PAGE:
Schools import China's teachers for lessons in 'language of tomorrow'

24 May 2007 • by Natalie Aster

All the country's 250 specialist language schools have been told by a government adviser that they should put Mandarin on the curriculum as "the language of tomorrow", reported The Independent.

Sir Cyril Taylor, chairman of the Specialist Schools and Academies Trust, said it should be seen as the key language for future generations to learn - replacing European languages.

The trust, which represents 90 per cent of England's 2,950 state secondary schools, has clinched a deal with the Chinese government, which will send 200 teachers a year over to the UK to teach Mandarin in schools. Pupil exchanges are also being arranged, Sir Cyril revealed at a meeting of the Commons Select Committee on Education yesterday.

He told MPs: "I want all language colleges to be teaching Mandarin. It is a strategic world language. The difficulty in the past has been getting Chinese teachers. However, exchanges between our schools and Chinese schools will help to change that. We learn from them and they learn from us."

Around 4,000 pupils in the UK are studying GCSE Chinese. However, most of them are of Chinese origin and Sir Cyril wants to extend its take-up.

Richard Cairns, headmaster of Brighton College - the independent school which became the first school in the country to make the language compulsory for all pupils and introduced it to youngsters from the age of three - said he believed it would replace German in the "pecking order" of languages.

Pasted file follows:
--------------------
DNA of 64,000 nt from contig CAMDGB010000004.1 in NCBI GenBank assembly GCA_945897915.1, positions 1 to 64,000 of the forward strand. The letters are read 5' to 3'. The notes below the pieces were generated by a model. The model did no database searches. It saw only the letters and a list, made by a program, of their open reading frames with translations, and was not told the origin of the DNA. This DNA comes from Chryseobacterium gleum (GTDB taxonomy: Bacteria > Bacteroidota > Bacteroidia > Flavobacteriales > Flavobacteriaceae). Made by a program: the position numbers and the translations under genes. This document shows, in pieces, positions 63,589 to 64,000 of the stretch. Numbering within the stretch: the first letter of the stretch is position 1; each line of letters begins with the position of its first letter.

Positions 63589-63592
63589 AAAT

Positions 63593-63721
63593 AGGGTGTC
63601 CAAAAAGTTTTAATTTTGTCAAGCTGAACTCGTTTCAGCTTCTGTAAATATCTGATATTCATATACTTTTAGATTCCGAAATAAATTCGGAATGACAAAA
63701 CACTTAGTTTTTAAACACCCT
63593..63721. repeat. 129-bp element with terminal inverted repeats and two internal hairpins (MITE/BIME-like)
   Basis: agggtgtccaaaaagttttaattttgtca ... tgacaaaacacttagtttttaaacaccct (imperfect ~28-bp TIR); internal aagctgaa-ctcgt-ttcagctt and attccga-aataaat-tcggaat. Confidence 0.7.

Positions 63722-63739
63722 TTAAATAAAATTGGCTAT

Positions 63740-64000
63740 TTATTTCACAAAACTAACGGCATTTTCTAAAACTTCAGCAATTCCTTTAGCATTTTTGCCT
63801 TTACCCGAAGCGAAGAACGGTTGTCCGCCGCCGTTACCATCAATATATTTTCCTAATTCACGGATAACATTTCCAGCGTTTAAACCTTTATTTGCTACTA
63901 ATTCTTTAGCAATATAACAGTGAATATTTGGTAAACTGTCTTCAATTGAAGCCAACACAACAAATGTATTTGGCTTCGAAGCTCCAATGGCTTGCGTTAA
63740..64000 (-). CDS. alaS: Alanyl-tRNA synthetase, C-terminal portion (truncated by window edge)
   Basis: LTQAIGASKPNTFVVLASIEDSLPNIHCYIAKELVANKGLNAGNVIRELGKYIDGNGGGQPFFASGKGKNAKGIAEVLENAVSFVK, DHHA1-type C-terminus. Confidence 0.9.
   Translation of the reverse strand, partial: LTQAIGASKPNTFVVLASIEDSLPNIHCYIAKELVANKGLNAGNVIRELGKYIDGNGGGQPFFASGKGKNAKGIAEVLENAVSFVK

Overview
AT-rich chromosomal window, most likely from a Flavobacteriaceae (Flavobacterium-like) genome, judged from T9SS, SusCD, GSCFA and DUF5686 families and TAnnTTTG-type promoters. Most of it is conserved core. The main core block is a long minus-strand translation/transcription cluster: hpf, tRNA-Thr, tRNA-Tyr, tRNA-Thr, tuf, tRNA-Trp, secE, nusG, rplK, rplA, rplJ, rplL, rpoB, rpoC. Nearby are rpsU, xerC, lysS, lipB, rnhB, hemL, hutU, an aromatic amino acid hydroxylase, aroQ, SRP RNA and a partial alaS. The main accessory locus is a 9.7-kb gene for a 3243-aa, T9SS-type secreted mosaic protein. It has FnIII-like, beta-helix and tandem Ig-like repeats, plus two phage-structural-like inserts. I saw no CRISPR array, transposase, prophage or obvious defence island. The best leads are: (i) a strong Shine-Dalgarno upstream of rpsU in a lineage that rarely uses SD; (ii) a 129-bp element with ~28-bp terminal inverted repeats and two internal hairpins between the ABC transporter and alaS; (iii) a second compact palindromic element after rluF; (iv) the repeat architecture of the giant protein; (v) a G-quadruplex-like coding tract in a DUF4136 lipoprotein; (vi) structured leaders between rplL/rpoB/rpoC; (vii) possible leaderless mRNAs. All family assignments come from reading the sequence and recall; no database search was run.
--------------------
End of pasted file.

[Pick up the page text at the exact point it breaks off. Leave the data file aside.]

Sir Cyril added: "The state of modern language teaching in this country means we need to do a lot more to promote it. I'd like to see all language colleges having Mandarin on the curriculum as soon as possible and I'd like to extend it to a number of other schools as well."

In his government inquiry into language teaching, Lord Dearing successfully argued that ministers should drop the requirement for all schools to teach a European language from the ages of 11 and 14. Instead, they should be allowed to include Mandarin, Arabic and Urdu on the list of languages that could be taught.

Answering questions from MPs, Sir Cyril also called for schools to use a lottery to determine admissions if they were oversubscribed. He said he would like to see all specialist schools and academies introduce "fair banding" - taking an equal number of pupils from each of several different ability bands.

"If a school is oversubscribed, random allocation could be used," he added.

Brighton became the first authority in the country to plan the introduction of ballots earlier this year - but the proposal prompted an outcry from parents who believed their children could be denied a place even if they lived near the school.

Sir Cyril argued, though, that it was fair and was already being practised successfully by the Haberdashers' Aske's Academy in Lewisham, south London.

He also said that many of the country's brightest pupils were being denied the chance to succeed at A-level - because they had to switch school at 16.

"Half of our secondary schools are for 11 to 16-year-olds," he said. "Only 20 per cent of the very able children get three A grades at A-level if they move school at 16."

He said schools should work in partnership in their neighbourhoods to ensure post-16 courses for all pupils locally.